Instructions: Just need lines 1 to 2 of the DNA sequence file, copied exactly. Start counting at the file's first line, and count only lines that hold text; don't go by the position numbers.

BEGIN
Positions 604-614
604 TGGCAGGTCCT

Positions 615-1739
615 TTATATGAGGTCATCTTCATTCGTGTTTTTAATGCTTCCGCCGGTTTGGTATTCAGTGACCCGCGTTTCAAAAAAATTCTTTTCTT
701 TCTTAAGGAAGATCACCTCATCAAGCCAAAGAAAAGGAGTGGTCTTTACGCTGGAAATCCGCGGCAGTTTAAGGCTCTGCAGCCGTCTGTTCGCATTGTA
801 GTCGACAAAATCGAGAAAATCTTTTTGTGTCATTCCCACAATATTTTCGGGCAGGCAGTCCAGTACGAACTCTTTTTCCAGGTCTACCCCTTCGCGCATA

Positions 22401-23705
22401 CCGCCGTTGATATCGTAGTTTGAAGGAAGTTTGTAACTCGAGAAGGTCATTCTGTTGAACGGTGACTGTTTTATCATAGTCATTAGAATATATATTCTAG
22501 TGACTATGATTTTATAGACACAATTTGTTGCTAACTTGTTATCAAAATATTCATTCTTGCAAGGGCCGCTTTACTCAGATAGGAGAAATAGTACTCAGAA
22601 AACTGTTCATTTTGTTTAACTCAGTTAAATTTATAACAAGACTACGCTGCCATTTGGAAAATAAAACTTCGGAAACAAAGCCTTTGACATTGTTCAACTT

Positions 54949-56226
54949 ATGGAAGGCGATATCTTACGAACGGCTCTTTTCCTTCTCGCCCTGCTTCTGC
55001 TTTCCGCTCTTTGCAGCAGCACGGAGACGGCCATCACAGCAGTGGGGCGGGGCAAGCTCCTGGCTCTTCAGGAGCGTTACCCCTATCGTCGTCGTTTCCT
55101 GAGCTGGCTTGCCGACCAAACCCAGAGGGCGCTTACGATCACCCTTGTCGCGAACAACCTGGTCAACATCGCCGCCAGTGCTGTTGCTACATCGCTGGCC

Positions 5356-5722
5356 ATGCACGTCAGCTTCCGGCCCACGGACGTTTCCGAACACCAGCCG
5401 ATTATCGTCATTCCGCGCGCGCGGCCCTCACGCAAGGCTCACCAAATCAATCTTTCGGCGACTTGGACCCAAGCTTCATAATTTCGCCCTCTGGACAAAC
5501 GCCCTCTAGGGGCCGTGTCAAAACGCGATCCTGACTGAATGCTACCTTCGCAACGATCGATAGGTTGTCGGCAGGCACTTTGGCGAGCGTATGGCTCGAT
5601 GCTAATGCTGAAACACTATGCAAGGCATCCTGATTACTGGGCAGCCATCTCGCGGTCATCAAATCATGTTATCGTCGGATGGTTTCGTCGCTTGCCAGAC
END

Positions 604-614
604 TGGCAGGTCCT